WASHINGTON (Reuters) - Smaller swap-dealing firms were granted a one-year reprieve from oversight, with the regulator for the U.S. market delaying a planned expansion of the dealers who must register with the federal government.
Since 2012, any dealer with more than $8 billion in swap activity has been required to register with the Commodity Futures Trading Commission, which subjects it to stricter federal oversight.
That swap activity value in dollars, known as the “de minimis” threshold, had been poised to fall to $3 billion by the end of 2017. In order to determine if they complied, smaller dealers would have had to take on more recordkeeping and track trades more closely starting in January.
CFTC Chairman Timothy Massad said in a statement that the commission had found that lowering the threshold would not make more interest rate and credit default swaps subject to regulation, but would require many firms with a small role in the market to register.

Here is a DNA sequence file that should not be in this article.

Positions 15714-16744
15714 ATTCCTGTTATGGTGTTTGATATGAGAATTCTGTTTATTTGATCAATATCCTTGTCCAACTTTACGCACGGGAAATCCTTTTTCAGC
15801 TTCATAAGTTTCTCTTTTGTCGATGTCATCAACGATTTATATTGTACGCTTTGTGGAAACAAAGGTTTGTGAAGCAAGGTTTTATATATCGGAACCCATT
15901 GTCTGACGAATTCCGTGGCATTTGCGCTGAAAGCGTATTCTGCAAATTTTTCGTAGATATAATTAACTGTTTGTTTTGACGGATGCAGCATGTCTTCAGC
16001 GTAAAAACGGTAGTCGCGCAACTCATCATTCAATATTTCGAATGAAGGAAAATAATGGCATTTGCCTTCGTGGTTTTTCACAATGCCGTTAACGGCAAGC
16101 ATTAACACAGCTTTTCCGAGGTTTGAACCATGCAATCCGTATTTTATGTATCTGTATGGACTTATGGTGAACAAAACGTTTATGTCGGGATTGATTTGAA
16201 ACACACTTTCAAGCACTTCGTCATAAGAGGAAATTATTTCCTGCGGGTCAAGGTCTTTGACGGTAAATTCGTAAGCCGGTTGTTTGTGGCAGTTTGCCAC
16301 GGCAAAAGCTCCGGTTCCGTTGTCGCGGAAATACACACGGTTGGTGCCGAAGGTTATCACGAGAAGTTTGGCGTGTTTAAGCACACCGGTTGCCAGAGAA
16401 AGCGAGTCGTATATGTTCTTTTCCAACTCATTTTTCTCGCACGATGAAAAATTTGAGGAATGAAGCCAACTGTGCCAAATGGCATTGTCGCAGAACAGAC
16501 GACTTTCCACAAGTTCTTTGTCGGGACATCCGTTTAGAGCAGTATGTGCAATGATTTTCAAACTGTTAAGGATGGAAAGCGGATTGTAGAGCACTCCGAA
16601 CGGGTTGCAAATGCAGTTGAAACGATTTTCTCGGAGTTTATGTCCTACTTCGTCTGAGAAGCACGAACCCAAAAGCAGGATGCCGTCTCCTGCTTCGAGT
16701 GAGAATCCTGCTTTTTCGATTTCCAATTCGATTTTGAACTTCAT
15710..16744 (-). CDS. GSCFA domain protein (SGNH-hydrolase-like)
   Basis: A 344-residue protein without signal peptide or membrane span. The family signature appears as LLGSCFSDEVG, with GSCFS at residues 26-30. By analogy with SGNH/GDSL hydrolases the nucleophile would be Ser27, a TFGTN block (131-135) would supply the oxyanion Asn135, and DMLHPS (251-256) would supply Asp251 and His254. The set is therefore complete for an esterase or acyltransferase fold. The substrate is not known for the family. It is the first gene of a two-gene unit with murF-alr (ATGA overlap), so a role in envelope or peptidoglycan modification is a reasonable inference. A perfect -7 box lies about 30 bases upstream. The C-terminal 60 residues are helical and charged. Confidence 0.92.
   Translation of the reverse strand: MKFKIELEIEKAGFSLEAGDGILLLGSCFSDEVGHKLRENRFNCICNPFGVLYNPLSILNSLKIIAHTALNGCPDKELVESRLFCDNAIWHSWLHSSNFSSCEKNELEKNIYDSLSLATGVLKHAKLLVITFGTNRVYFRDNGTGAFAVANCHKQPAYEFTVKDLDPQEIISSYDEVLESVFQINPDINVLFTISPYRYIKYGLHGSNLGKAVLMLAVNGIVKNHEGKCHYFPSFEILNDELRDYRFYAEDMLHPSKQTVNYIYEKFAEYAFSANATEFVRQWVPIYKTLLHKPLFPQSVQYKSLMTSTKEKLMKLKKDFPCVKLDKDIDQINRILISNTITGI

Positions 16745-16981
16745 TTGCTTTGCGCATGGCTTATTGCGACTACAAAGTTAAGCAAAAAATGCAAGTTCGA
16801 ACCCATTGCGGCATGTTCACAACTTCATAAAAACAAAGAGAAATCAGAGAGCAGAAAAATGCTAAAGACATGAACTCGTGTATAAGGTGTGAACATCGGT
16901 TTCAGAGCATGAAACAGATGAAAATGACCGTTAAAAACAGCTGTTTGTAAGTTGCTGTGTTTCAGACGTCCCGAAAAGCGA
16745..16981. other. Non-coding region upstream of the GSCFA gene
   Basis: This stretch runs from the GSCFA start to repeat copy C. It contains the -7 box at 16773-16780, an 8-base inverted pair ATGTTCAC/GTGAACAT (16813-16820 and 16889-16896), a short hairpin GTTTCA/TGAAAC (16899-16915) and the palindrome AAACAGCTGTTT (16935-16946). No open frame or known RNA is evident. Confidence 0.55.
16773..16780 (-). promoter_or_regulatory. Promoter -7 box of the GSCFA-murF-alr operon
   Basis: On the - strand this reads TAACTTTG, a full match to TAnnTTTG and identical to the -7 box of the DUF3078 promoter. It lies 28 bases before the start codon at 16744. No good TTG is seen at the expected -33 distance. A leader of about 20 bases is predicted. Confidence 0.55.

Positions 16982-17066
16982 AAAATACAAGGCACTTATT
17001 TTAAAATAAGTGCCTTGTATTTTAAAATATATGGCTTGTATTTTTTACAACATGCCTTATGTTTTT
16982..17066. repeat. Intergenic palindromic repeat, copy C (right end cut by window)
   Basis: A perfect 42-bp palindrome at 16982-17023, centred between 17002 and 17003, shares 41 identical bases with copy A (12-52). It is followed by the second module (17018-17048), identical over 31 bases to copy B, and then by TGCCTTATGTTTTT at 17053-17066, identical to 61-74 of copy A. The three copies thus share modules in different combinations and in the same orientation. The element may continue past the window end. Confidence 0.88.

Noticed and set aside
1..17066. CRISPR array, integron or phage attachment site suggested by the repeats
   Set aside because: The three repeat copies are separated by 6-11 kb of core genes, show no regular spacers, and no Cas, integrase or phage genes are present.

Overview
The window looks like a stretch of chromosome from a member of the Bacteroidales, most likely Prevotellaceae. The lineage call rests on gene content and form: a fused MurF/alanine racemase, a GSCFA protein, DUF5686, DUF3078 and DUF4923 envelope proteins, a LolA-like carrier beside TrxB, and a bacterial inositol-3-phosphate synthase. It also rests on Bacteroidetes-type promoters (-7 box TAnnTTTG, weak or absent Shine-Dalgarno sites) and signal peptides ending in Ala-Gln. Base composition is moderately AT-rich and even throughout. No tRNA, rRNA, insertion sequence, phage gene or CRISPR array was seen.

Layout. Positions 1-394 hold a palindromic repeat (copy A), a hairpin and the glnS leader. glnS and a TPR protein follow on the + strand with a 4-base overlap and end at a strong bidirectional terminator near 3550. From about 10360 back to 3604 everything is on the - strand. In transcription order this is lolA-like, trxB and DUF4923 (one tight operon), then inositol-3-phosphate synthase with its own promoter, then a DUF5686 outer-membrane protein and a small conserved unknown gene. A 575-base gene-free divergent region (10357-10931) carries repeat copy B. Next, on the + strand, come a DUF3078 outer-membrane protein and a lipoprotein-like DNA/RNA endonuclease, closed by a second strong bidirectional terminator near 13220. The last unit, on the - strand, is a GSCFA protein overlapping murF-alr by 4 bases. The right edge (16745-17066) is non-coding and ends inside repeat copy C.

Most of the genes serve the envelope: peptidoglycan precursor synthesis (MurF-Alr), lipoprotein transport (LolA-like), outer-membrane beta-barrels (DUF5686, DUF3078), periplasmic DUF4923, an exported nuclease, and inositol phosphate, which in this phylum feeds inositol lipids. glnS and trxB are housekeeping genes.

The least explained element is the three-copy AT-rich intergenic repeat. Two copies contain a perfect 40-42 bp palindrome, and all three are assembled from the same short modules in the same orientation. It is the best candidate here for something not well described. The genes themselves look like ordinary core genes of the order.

He added that the CFTC should adopt a rule on capital requirements for swap dealers before lowering the threshold, which he hopes will happen soon.
Commissioner Sharon Bowen, meanwhile, said the delay would allow the regulator to collect more comprehensive data on the market.
“But I wish to make something clear: We need to see hard data backing up the opinions we will receive during this delay about why we should not just allow the threshold to be $3 billion as established in the rule,” she said in a statement. “I know that there is a great deal of disagreement about this issue, and I do not think we will be able to reach a consensus unless we have real economic analysis and evidence.”
Reporting by Lisa Lambert